Female Fertility

What Is Secondary Infertility

Having difficulty getting pregnant with a second baby, after having conceived a first child effortlessly, can be puzzling, shocking, and emotionally devastating. The feeling of guilt might even persist: Well…I know I am supposed to be happy, but I should not worry about it too much. I already have a child.

In our world, we refer to this condition as secondary infertility, and it can be highly distressing and upsetting for you. It is often the case that when people refer to “infertility,” they mean the inability to conceive a first child; but, secondary infertility can be very real and is much more common than you might imagine. 

If you are dealing with secondary infertility, there is good news for you. You are not alone in the struggle, and there are some treatments available to help you combat the problem in the present day. Yes, things will be different this time around, but there are people, places, and groups to help you get through it all. 

Try to let go of your guilt, mama. It is important to remember that having another child is a strong desire that should never be dismissed or downplayed. There is no reason to minimize the importance of having a child even if you have a child (or children) and want more. 

Learn more about secondary infertility here so you can get the support and answers you deserve. Our goal is to empower you on the journey to starting and growing a family.

What Does Secondary Infertility Mean?

An individual who has experienced natural conception and given birth in the past, but has been unable to conceive again or unable to carry a baby for a second time to full term is said to have secondary infertility. It has been found that both partners can contribute to secondary infertility.

It’s common to hear about secondary infertility less often than primary infertility, which affects around 1 in 10 women. 

Is there a reason why I’m having trouble getting pregnant again?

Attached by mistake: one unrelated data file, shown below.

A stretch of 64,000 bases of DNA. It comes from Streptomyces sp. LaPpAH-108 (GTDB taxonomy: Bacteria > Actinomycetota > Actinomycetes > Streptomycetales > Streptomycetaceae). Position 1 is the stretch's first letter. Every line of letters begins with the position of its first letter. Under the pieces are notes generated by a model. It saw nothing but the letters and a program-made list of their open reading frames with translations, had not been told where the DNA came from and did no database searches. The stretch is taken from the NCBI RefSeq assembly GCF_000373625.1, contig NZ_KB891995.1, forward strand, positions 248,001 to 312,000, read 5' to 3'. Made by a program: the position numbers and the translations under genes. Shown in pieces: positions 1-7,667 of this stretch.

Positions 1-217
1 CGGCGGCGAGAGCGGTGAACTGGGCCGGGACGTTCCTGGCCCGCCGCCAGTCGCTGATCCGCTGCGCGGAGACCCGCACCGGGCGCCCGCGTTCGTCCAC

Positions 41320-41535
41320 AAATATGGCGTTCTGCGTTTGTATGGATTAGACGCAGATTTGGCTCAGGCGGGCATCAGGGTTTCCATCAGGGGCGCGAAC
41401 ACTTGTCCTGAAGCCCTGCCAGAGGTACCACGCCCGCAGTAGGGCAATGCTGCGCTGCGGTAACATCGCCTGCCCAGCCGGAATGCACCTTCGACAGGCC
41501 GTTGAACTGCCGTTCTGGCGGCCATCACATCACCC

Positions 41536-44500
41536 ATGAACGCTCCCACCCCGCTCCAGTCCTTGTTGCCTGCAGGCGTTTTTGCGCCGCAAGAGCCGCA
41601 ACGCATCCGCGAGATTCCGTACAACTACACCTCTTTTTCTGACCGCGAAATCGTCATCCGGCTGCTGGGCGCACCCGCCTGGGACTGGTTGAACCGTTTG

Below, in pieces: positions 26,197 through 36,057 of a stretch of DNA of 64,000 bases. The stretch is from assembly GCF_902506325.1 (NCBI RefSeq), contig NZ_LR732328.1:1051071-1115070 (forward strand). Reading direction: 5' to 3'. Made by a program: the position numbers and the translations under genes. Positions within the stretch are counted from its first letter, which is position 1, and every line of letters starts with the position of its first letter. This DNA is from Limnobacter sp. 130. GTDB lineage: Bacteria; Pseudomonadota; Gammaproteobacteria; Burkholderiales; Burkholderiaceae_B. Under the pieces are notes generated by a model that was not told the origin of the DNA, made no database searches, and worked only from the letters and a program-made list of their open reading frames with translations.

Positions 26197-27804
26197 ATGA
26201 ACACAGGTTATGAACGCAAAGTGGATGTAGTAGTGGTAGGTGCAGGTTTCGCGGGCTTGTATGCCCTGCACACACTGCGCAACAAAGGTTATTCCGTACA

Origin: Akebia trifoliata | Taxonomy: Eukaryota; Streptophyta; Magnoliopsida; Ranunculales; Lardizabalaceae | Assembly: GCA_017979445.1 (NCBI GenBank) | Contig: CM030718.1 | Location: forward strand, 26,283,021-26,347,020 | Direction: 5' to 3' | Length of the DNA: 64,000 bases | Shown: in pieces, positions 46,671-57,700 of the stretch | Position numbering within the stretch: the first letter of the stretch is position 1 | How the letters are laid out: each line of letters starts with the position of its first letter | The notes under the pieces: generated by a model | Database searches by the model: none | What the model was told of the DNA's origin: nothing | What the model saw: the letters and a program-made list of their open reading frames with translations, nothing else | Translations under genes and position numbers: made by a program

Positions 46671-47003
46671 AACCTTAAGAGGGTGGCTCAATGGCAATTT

Now…Your biggest question that is running in your mind is probably “why?”. 

Many of the causes of secondary infertility are similar to those of primary infertility. A few fertility challenges appear early, but some complications only appear after a successful pregnancy or multiple pregnancies. 

Let’s take a look at some of the most common reasons for secondary infertility so we can better understand what might be going on.


Fertility declines with age, and we know that this is true. The quality of eggs declines with age. This is why women who are in their mid-30s and older and who are 50+, have a higher chance of experiencing issues with their fertility.

Lifestyle Changes

Your lifestyle may have changed since your last pregnancy, such as your smoking habits, consumption of alcohol, or drugs, eating unhealthy foods, and taking medications. These types of lifestyle changes can cause secondary infertility.

A History of Previous Pregnancy Complications

There is a possibility that you may have scars, lumps, swelling, or tubes that have become blocked as a result of a previous pregnancy or surgical operation.

The Occurrence of Recurrent Miscarriages

A woman who experiences three or more consecutive, spontaneous miscarriages is said to be suffering from recurrent miscarriages. It is also known as frequent pregnancy loss.

Male Infertility

Some men experience infertility problems, including impaired sperm production and problems with the shape, number, and motility of their sperm.

Underlying fertility issue becomes worse